Friday, January 22, 2010

SOLD to the highest bidder

This week the Supreme Court handed the country to multinational corporations. The Citizens United v. FEC ruling gave corporations unlimited ability to fund candidates. Unlimited. That means they can recruit or seduce their own candidates, give them enough money to blow a billionaire out of the water and buy the U. S. government, a seat at a time. Or all at once.

While constitutional scholars point out that this case actually strengthens First Amendment rights, the effect it will have on our political environment is undeniable.
But it’s one thing for U.S. firms to have their say. What about foreign companies that operate U.S. subsidiaries? Many of these, like American businesses, are owned by ordinary shareholders — but a host of others are owned, in whole or in part, by the foreign governments themselves.

One prominent examples is CITGO Petroleum Company — once the American-born Cities Services Company, but purchased in 1990 by the Venezuelan government-owned PetrĂ³leos de Venezuela S.A. The Citizens United ruling could conceivably allow Venezuelan President Hugo Chavez, who has sharply criticized both of the past two U.S. presidents, to spend government funds to defeat an American political candidate, just by having CITGO buy TV ads bashing his target.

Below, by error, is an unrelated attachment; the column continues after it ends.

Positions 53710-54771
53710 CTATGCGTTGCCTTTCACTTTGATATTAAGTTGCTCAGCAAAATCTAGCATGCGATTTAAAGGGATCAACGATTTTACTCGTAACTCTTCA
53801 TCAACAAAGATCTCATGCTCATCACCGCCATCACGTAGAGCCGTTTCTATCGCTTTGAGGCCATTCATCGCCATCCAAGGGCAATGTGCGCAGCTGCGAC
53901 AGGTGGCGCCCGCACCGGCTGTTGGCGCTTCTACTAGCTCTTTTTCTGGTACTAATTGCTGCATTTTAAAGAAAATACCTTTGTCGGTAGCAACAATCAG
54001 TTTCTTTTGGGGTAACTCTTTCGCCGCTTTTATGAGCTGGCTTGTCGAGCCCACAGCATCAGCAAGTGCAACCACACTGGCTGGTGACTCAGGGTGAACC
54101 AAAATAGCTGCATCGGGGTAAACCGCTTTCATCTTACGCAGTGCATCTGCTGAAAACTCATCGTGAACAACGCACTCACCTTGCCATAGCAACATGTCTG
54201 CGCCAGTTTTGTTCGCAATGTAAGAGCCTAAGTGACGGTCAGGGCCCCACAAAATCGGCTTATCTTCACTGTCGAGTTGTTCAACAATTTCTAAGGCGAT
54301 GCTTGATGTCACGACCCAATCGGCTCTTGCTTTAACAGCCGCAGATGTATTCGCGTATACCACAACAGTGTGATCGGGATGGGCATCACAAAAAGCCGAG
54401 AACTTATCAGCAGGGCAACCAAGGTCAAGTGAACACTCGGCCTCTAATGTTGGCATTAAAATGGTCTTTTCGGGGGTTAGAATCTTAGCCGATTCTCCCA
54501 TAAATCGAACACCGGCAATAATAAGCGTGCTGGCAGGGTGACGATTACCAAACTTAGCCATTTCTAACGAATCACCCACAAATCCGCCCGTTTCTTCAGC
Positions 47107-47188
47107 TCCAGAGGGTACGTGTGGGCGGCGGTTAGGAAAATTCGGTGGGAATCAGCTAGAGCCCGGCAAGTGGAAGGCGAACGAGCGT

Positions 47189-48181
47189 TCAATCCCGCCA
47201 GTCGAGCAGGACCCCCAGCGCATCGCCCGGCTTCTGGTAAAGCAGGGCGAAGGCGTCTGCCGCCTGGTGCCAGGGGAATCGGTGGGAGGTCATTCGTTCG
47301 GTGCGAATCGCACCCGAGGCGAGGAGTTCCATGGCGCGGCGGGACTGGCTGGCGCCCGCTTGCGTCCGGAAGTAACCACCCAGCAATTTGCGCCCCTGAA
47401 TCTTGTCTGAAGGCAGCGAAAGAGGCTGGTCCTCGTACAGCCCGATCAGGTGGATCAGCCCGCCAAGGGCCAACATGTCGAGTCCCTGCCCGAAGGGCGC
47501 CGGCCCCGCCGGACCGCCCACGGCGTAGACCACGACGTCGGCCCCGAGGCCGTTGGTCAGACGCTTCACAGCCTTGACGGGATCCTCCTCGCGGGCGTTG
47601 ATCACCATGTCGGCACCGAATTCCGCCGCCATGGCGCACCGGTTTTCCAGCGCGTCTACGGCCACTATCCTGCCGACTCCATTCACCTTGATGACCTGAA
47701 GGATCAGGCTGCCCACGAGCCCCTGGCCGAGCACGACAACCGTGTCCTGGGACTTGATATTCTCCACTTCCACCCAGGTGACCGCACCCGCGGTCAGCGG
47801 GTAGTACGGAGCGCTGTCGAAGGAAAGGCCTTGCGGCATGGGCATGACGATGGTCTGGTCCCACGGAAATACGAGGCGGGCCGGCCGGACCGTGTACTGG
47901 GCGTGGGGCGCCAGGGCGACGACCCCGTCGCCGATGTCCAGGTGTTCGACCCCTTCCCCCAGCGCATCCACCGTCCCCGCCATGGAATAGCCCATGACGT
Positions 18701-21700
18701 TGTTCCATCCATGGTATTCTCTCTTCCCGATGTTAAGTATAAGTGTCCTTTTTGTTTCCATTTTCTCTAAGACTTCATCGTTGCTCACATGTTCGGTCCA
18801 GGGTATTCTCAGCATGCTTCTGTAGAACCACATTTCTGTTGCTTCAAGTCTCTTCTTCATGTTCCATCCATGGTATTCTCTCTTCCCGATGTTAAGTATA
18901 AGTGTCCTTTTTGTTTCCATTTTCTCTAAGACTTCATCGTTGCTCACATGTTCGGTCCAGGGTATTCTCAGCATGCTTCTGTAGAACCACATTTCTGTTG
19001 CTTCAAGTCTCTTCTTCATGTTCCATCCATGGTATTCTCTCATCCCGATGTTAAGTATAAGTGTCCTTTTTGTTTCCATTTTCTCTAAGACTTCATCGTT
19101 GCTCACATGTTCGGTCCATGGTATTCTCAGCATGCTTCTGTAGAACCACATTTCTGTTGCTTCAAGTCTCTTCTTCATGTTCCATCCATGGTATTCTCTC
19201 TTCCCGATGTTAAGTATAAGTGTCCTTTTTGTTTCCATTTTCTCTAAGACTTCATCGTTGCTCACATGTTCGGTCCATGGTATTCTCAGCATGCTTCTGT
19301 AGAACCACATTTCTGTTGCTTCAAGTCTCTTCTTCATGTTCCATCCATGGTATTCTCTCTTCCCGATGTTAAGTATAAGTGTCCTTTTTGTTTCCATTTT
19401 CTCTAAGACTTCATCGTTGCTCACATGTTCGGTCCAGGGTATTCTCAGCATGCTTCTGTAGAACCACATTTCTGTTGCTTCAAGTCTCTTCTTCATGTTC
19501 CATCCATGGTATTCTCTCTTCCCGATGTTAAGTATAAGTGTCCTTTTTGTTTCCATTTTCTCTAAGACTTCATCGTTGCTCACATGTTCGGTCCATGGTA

And it’s not just Chavez. The Saudi government owns Houston’s Saudi Refining Company and half of Motiva Enterprises. Lenovo, which bought IBM’s PC assets in 2004, is partially owned by the Chinese government’s Chinese Academy of Sciences. And Singapore’s APL Limited operates several U.S. port operations. A weakening of the limit on corporate giving could mean China, Saudi Arabia, Singapore, and any other country that owns companies that operate in the U.S. could also have significant sway in American electioneering.
Milton Friedman was wrong. Corporations are not people, and they don't deserve rights as such. Campaign finance needs to be reformed.

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